When I decided to write a Western novel and series, I thought it would be interesting if I wrote a story about a relative of Red Wolfe’s, kind of a family saga idea, and so Josiah Wolfe was born from that notion.  I placed him in history at the very start of the Frontier Battalion so we could follow him, and the Rangers, from an important starting point in his life, and in the life of the organization.

Like Red, I wanted to Josiah to be fully-realized, followed by a tragedy, so he could aspire to overcome his circumstances.   I wrote a follow-up Red Wolfe short story and it was published several years ago, but to date, I still haven’t featured him in a novel. I hope to get around to that, and other Wolfe Saga ideas, one of these days.

One other quick thing about Josiah’s origin: I live in the town Rex Stout was born in.  He wrote the successful Nero Wolfe mystery series set in the 1930s, so the surname Wolfe is a nod to my town, and to Rex Stout.

5. You’ve written a lot of short stories. There seems to be renewed interest in short fiction. Why do you think that is? What different problems do the novel and short story present for you?

The other day I went shopping with my wife, Rose. While she was in the dressing room trying on clothes, I sat outside and waited.  Normally, I would be bored, and spend my time daydreaming or people watching.  Instead, I pulled out my phone, clicked on my reader app, and read two short stories while I sat there. I have several anthologies downloaded on my phone, and it was easy. They’re always with me.

I think short stories fit perfectly with the current technology boom in publishing.  As far as writing short stories.  It’s apples and oranges in comparison to writing novels.  I always say a novel is an evolution, and a short story is a revelation.

The short story writers that get that concept know what a challenge it is to create characters and a plot based on a revelation that hits home, and reaches an emotionally satisfying conclusion.

Most short stories just end, like a chapter in a novel, so to me, that’s not really a short story.

6. If you have the opportunity to meet three others writers for dinner (living or dead), who would they be and what one – and different – question would you ask each of them?

Jack London— “Are there any of your novels that you regret publishing?”

Zane Grey— “Did you ever feel like you had to defend the type of novels that you chose to write and publish?”

Stephen King—“Once you didn’t have to worry about money, was the daily act of writing easier, harder, or the same for you?”

7. How would you finish the statement, “I bet my readers or friends did not these three things about me . . .”

a. I have a bad back, and rarely ride horses, but I’d like to be able to ride every day. I fell off a big horse when I was a little kid, but I’ve never been afraid of them.  I enjoy the company of horses almost as much as I enjoy the company of dogs.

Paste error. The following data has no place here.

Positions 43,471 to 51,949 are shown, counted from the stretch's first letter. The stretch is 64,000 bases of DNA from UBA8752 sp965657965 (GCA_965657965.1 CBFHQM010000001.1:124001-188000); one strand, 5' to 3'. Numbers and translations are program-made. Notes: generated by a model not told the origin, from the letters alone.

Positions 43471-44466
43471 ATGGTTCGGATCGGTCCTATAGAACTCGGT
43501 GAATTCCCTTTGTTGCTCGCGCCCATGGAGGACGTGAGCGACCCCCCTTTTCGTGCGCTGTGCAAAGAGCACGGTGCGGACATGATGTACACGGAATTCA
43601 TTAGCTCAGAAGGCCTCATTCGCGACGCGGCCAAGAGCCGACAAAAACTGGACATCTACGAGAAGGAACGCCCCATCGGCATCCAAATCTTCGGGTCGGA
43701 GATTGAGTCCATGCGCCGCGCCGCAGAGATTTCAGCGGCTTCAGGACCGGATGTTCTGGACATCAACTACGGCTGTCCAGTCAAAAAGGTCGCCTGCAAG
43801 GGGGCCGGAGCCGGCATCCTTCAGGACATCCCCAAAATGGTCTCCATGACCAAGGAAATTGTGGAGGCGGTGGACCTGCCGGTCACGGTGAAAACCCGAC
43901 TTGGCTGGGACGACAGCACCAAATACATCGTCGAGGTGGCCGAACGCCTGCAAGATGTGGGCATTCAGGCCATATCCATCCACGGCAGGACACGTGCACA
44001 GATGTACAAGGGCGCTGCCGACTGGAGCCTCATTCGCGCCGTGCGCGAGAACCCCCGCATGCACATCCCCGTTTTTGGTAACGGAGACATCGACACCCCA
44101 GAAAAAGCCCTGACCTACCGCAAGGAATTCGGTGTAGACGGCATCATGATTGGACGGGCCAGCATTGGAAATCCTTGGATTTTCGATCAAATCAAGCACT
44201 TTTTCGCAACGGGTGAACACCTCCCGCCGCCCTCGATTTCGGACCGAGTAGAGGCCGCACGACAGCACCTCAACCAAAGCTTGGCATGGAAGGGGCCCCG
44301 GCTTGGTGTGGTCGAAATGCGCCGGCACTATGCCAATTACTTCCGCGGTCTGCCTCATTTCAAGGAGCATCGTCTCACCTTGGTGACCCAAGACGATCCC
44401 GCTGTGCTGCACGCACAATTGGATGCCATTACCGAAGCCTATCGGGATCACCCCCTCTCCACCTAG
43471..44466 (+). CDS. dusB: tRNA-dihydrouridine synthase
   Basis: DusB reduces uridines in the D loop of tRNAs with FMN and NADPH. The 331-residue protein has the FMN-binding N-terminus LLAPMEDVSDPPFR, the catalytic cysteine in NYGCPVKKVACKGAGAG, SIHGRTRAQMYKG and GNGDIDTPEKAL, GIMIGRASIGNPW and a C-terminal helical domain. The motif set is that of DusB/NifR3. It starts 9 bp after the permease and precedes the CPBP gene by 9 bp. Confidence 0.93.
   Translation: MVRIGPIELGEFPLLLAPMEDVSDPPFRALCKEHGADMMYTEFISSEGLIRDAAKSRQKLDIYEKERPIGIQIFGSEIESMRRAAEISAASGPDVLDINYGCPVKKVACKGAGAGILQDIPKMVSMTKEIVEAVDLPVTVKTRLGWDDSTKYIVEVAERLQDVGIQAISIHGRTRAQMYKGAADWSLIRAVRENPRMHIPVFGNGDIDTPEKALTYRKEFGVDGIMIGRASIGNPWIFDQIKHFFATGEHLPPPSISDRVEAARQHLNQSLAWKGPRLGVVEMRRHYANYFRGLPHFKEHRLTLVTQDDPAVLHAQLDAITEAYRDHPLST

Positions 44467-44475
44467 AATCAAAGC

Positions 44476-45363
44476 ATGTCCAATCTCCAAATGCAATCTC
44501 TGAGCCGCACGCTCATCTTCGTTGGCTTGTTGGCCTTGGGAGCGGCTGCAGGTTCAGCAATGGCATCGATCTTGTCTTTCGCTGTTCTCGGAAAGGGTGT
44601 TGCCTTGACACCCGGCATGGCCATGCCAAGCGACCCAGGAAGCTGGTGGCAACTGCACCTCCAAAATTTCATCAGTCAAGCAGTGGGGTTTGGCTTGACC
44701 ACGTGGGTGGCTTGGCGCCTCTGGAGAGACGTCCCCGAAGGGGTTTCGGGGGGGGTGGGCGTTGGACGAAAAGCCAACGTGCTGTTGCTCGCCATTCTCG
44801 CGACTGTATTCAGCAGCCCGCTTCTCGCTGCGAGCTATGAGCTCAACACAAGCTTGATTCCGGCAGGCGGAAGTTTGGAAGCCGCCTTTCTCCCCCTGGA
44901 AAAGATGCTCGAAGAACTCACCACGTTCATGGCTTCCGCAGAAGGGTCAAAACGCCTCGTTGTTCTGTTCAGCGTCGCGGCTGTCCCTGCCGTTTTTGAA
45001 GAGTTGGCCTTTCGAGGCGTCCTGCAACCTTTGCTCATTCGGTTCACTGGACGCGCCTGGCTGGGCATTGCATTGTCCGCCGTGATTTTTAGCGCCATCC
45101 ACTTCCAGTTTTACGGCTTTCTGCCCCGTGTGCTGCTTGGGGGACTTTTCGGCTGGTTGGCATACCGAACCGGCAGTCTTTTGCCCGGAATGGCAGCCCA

b. I prefer fish over steak.

c. I live in a normal, suburban neighborhood, and live a pretty normal life.

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Learn more about Larry by visiting here:

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8 comments to StoryTeller’s 7: Larry Sweazy, and Scrambling the Genres

  • I agree, Mr. Sweazy. Genres are too confining and character is what interests me most. It’s my starting place and interesting characters are what I look for in books. Nice post!

  • Thanks for your thoughts, Ellis. You do have interesting characters in your books, as well.

  • Larry D. Sweazy

    Thanks, Ellis. Tom asked some great questions…

  • Mary Ann Stafford

    Wow! Even after all of the years I’ve spent writing novels and short stories, I never understood the exact difference in them until this post. That’s why I haven’t concentrated on short stories. I’m going to print his quote and put it where I’ll see it everyday.

  • Another interesting and skilful interview, Tom. I enjoyed that.

    Larry, thank you for the insight into your writing life. Winning a Spur is a fantastic achievement. Did it open doors for your subsequent work? I imagine that it must have guaranteed a readership.

  • Keith–Glad you enjoyed it. Larry, I believe, represents the epitome of persistence. Rejection is tough enough under any circumstance. But to keep battling back from it defines a person’s character. And, it also proves that belief in your own talent pays off.

  • Larry D. Sweazy

    Glad I could help with the definition of a novel and short stories. It me a long time to figure it out, but really, O. Henry is the master of the short story, and when I started out I was only writing short stories–and reading a lot of them.

    Keith, yes, I would say that the Spur opened some doors for me inside the industry–but like all matters of luck, you have to be ready to walk in when opportunity shows itself. That said, it took three years to sell my first novel after I won the first Spur (for a short story). And that novel was sold off a proposal. Everyone will tell you that that’s impossible, will never happen. But it happened to me. Did it help that the same publisher that published the short story and I won a Spur for bought my first novel? Probably. Yes. You just never know what’s going to happen. You have to keep trying. The only way you fail is if you give up. I could never imagine quitting. What else would I do?

    Tom, in my house there’s a thin line between persistence and stubbornness. My wife can tolerate one, and suffers through the other. Most days with a smile.

  • Don’t you get tired of holding that fish over your steak? Isn’t the steak hard to cut with one hand?